Location, price, attrition clauses, food and beverage minimums, concessions, cancellation clauses, and more — the maze of evaluating and negotiating with hotels can lead down a rocky path, many times reaching several dead ends. However, understanding some basic points can guide the event owner or organizer down the correct path ensuring the best deal for the money is achieved. Negotiation Bundling Identification and negotiation with the host city or venue and the host hotel is best achieved when handled simultaneously. Once an event owner or organizer is locked into a binding contract with the host city or venue, the negotiation power with the host hotel will be diminished, especially with the hotels closest to the venue. Therefore, tie in the success of the negotiations with the hotel to the decision to bring the event to the city or venue. Many times, the city or venue will offer to provide subsidies as it relates to the hotel to ensure the event comes to the particular city or venue. In addition, have a Plan B ready in case negotiations do break down. It is always best to have options available. Homework Pays Off During the evaluation process, it is best to be as thorough and exact as possible. The first consideration when evaluating A host property will always be location. It will be the attendees’ primary preference to stay as close to the host venue as possible. This provides the flexibility of walking versus the added expense of a rental vehicle and venue parking charges if applicable. It also provides easy back and forth access to multiple day events. However, just because a property is closest to the venue does not mean it is necessarily a shoo-in. Pricing, room types available, and concessions all go into the evaluation process. By building history, a sports event owner or organizer will know the price point in which the attendees are willing or able to pay. With today’s economic challenges, attendees are willing to stay further from the venue if all other things are equal and the other option(s) provide significant savings even with transportation and parking included. The hotel room configuration will be the other evaluation factor. Because of economic factors, more and more sports groups will double the sports event with the annual family vacation. Therefore, families of four to five members will be utilizing one room. Also, more group clubs and teams are putting multiple members in one room to save on costs. Therefore, double/double rooms are becoming a premium item. It is our experience that single rooms are becoming harder and harder to sell. Thus, single rooms are becoming 10 percent or less of the overall room Block. Experience tells us that corporate hotels will try to compensate for the lack of single rooms by offering single rooms with roll-away beds. This option is least desirable. Once the research has been done, an actual physical inspection of the option host hotels is best. In the long run, the cost and time associated with an actual sight inspection will be worth the effort. This will allow the event owner or organizer to actually walk the distance between the hotel and venue. Also, it will allow the opportunity to meet face to face with the people who will be doing the negotiations for the property. The majority of the time, the hotel(s) will provide a complimentary room to let the event owner or organizer experience their property firsthand. On the sight inspection, bring along a wish list that includes pricing issues and concessions to give to the property. This will let the property know where the next phase, negotiations, will start. Let the Fun Begin It is best to go ahead and lay it all on the line in the beginning. This includes the price that is best suited to fit the group, concessions and perks requested, room and room type flow, food and beverage requirements, meeting space requirements, and any other information that may be unique to the event. Have a standard set of concessions that can be added to as time goes by. This list should include but is not inclusive of the following: • Attrition Issues • Complimentary Rooms • Complimentary Meeting Space • Minimums on Food and Beverage • Staff Rates • Free or Reduced Charges on Internet Service • Free or Reduced Parking Charges • Free Shipping • Commissions/Rebates • Online Booking Capability. Predetermined which items are negotiable and which ones are not. Sometimes it takes compromising on one concession to get another concession that may be more important to the group. Just know going into the negotiations that the more room nights and food and beverage that the hotel will receive, the more they Will be willing to concede. If meetings and functions are part of the event, consider having them on property instead of off property. First, transportation will not be an issue. Second, the revenue that was going to be spent anyway could be used as a negotiating tool to drive the rate down on room nights or getting the property to agree to the concession requests. History Counts If the event is an annual event, come in with solid historic daily numbers. This will go a long way in negotiating attrition and food and beverage minimums. Do not panic if the property starts with 100 percent attrition. Know that this point is always negotiable. If persistent, hotels many times will be willing to drastically reduce or even eliminate attrition if history shows that the block consistently picks up contracted blocks. Be wary of months in advance cut off dates in lieu of attrition. Normally, sporting events entail a qualification process that hinders this type of cut off. However, also know that the hotel will call and verify numbers so always be upfront and honest. It is always helpful to partner up with a hotel brand. Becoming national account status will not have the hotel chain corporate office on your side; historical numbers will always be readily available. Free is Good The next concession items are issues that are budget relieving. Let the hotel know up front if a rebate per room night is requested. Many properties will want to put in a clause letting the attendees know that a rebate is part of the rebate. Ask to have the clause omitted. This normally is not a problem. With a good size block, negotiate a 1 for 35 complimentary room policy versus the normal 1 for 50 policy. Ensure the complimentary policy is on an accumulative basis and not on a per-night basis. This will be budget relieving for rooms that the local organizing committee is responsible for. Hotels will normally provide staff rates that are free of rebates for staff-member rooms. Also, if food and beverage functions are being given to the hotel, ask for complimentary meeting and event space. The revenue will more than be made up for in the food and beverage cost. Trust but Verify Once the fun ends and all issues have been agreed upon, the hotel will work up all language in a contract. Read in agonizing detail every iota of the contract and ensure that what was agreed upon is what is actually in the contract. Once the contract is signed, it is very hard to go back and change. Have other people read and ensure all issues are covered. Ensure that a provision is included in the contract in case the hotel cannot come up with the correct number and type of rooms. If, after the fact, a change is mutually agreed upon, ensure an addendum is drawn up and added to the contract. Never depend on verbal agreement.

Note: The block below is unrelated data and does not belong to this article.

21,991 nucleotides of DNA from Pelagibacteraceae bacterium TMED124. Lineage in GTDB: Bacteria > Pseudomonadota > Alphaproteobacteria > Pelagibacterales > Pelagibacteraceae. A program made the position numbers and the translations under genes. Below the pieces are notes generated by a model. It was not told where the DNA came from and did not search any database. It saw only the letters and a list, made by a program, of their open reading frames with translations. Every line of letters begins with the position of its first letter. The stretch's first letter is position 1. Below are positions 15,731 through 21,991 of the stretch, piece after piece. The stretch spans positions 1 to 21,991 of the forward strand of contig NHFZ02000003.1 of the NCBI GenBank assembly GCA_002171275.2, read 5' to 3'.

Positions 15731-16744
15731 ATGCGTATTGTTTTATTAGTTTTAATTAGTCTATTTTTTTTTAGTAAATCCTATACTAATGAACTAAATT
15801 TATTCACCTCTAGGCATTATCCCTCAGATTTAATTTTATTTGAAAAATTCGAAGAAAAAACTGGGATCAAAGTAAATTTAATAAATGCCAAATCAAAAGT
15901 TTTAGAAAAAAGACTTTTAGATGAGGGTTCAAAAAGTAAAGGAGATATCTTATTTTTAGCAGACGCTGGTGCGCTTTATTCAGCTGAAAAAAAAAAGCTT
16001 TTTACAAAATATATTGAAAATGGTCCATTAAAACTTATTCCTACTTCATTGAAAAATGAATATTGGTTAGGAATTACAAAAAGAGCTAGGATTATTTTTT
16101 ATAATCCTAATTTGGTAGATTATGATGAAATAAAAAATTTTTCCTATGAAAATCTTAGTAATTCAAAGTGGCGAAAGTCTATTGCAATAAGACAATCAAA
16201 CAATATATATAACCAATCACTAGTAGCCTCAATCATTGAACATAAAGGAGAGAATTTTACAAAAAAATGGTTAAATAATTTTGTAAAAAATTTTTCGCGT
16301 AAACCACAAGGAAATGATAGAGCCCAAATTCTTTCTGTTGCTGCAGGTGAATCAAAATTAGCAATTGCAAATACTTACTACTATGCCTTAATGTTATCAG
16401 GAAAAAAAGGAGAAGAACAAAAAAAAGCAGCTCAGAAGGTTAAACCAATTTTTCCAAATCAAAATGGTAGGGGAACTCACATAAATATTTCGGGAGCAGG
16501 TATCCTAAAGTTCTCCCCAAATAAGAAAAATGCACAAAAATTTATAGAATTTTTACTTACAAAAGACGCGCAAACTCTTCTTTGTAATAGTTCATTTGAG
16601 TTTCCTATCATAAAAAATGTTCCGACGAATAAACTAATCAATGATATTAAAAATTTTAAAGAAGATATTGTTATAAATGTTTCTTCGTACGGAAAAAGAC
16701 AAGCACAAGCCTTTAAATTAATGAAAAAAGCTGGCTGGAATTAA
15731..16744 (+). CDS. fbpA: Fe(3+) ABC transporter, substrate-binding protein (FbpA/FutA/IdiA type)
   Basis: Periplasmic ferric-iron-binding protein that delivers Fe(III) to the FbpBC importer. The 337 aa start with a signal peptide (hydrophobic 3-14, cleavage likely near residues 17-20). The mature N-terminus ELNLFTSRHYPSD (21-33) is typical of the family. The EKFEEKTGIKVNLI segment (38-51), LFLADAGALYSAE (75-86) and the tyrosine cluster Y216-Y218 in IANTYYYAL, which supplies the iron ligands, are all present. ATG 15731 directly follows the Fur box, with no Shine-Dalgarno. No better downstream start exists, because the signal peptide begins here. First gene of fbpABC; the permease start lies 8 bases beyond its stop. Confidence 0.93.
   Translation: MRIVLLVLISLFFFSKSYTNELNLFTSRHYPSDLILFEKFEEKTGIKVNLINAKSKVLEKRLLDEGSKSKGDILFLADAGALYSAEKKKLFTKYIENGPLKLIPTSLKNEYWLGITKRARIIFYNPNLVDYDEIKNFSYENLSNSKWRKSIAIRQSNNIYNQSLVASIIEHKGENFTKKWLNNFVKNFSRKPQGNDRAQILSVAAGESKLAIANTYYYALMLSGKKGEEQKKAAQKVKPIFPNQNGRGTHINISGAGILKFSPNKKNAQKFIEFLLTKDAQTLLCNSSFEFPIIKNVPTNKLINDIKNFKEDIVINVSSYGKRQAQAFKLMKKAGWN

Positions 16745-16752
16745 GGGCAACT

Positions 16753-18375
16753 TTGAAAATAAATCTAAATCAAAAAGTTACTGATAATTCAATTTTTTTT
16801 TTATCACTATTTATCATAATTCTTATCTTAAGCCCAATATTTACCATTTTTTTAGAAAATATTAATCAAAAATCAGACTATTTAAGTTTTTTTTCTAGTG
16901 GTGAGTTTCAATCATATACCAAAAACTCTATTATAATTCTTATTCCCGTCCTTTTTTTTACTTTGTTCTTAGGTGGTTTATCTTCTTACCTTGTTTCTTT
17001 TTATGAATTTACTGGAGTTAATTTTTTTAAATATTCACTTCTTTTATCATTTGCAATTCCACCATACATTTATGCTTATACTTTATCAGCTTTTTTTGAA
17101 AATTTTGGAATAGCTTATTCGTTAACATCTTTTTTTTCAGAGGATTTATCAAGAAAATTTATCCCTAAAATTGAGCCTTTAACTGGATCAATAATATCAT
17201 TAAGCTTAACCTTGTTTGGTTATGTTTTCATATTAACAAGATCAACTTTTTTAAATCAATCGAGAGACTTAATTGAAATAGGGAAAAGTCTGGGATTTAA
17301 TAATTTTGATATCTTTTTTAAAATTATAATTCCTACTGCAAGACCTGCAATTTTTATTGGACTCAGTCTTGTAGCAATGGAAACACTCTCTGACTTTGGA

Published by Due North Consulting, Inc.. View All Articles.